As I wrote in the Editor’s Message last week titled, “Without warning, VC17 is coming off the market”, there are scary things lurking out there and we need to be aware of the challenges that could have a negative impact on boating.
In this week’s edition of Boating Industry Canada News Week Digest, we feature a story from NMMA Canada titled the “Federal Government Empowers Minister of Transport to Curb Watercraft Usage”. What?!! Curb Watercraft Usage?
In their October newsletter, NMMA Canada alerted their readers that the federal government had announced a streamlined process to restrict the use of watercrafts on lakes and rivers.
The issue is that under this streamlined process to restrict the use of watercrafts, the Minister of Transport has the authority to issue interim orders if they get a request from other levels of government, including municipalities.
For several years, I served on the Georgina Waterways Committee. Georgina has a municipal responsibility for 52 km of shoreline on the East side of Lake Simcoe. While our Committee had things they wanted to improve (such as speed restrictions on rivers and channels in the area) we were very clear that the municipality lacked the resources to even buy signage – forget the cost of patrolling speeders and handing out fines.
Do you remember back when the federal government “down-loaded” the costs and responsibility of managing all the small craft harbours to the municipalities? Georgina had a harbour in Jackson’s Point and it’s now a derelict (and dangerous) wharf that will cost a lot to even demolish – forget restoring that to a functioning piece of infrastructure.
NMMA Canada’s story (below) describes the process as the Government of Canada is exploring long-term revisions for the Vessel Operation Restriction Regulations (VORR) and is engaging in public consultations.
NMMA Canada is now working with all MTAs to ensure that we have an aligned response to government. The submission is due by December 11. That’s coming up fast! Were you aware of this? I suspect that many people in our industry are not aware of this, or some of the other topics that the Ministry of Transportation will be discussing in the two-day CMAC sessions in Ottawa on November 14 and 15. If you are not familiar with it, the Canadian Marine Advisory Council, (CMAC) represents parties with an interest in shipping, navigation and marine pollution concerns. CMAC advises the government on issues and opportunities related to marine safety and security, and releases reports each year based on their findings.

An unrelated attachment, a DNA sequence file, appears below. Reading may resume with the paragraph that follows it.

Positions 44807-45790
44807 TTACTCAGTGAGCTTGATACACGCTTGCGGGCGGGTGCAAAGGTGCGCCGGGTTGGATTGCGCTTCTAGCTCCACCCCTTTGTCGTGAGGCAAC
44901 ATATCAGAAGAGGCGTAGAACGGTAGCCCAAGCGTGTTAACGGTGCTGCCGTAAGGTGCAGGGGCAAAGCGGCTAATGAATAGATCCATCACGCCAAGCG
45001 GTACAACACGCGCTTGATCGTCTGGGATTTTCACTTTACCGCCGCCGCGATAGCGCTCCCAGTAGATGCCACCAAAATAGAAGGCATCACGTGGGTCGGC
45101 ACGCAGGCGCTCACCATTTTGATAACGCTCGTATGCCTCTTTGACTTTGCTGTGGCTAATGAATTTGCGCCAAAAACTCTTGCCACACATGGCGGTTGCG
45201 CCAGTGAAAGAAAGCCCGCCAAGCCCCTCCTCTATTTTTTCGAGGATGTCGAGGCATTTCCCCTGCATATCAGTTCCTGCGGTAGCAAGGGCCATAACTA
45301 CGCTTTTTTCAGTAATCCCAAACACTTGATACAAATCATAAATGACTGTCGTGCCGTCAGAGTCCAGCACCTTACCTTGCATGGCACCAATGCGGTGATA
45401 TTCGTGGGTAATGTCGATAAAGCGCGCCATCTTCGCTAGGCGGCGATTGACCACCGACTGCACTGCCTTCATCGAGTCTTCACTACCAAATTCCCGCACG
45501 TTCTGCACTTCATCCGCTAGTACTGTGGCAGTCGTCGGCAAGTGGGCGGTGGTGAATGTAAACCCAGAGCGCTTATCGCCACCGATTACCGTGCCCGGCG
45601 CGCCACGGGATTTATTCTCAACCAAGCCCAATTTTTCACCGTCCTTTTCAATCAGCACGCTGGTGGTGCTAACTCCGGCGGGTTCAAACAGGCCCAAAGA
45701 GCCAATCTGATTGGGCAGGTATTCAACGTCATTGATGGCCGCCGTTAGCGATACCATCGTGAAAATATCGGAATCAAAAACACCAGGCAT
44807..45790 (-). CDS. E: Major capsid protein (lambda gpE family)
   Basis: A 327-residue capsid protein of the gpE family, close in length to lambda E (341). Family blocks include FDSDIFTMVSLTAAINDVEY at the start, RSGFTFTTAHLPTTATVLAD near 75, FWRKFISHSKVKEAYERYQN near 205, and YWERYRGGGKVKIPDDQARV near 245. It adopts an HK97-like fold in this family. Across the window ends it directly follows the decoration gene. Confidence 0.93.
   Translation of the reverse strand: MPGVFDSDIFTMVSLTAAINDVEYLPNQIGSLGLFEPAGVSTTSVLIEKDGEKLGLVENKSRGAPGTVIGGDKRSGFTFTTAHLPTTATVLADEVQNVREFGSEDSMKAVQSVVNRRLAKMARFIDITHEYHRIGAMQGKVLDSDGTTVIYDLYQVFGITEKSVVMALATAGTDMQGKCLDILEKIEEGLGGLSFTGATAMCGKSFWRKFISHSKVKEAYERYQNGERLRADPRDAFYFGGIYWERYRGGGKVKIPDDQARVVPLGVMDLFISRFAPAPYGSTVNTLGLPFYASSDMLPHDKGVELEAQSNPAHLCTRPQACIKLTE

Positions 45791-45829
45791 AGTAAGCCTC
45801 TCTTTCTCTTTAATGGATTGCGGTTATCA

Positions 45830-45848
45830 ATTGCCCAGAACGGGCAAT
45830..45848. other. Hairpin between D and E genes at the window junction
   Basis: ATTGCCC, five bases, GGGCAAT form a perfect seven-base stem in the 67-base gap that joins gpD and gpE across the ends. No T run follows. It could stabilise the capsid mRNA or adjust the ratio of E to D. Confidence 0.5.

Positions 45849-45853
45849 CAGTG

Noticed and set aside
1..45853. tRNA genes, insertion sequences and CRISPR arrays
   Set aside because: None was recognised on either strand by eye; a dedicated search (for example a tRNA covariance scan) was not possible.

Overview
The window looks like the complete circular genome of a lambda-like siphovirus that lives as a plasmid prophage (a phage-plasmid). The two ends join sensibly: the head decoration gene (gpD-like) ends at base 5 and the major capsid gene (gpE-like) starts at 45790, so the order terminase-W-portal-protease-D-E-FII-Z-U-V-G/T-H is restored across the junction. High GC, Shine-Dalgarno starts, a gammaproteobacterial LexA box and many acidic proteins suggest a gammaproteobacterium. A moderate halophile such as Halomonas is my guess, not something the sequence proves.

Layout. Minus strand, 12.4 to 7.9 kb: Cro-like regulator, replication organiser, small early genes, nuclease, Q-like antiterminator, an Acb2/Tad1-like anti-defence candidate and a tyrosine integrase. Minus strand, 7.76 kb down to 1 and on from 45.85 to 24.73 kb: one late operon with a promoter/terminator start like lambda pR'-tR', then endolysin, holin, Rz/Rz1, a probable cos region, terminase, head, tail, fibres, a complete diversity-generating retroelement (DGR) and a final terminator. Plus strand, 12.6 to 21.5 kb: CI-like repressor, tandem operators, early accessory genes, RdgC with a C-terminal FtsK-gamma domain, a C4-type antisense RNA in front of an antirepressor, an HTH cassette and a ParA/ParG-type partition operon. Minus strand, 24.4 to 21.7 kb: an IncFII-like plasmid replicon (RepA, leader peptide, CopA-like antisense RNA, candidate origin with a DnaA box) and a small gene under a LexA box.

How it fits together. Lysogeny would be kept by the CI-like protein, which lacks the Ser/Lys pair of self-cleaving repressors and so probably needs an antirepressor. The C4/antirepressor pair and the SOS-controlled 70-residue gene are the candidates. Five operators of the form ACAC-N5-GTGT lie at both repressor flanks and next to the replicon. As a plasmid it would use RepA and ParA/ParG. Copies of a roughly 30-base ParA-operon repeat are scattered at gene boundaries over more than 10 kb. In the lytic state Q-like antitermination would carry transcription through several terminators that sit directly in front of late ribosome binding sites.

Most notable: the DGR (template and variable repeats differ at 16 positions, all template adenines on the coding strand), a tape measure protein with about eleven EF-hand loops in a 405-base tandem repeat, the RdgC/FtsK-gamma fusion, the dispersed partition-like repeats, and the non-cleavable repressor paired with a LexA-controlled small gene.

As an industry, we have a natural expectation that there will be sensible and considerate regulation of boating and of Canada’s waterways, but if a pressure group has more voices and lobbies for more influence, we could find new regulations suddenly come in that negatively impact our businesses. Many years ago, one Senator who hated the noise of PWCs around her cottage, came very close to having them banned in Canada. Really.
So, my question is, are we standing strong together? That’s the conference theme for the Boating Ontario Conference and I hope that all our readers are attending that or the Boating BC conference, or at least, that you are in touch with and active at your marine trade association.
Through many years of government lobbying with the NMMA in Ottawa, I have learned that numbers are often the deciding factor – not common sense, nor business logic either. I hope I see you at the 2023 Annual Boating Ontario Conference where we will be Standing Strong Together. We need your participation!
Andy Adams – Editor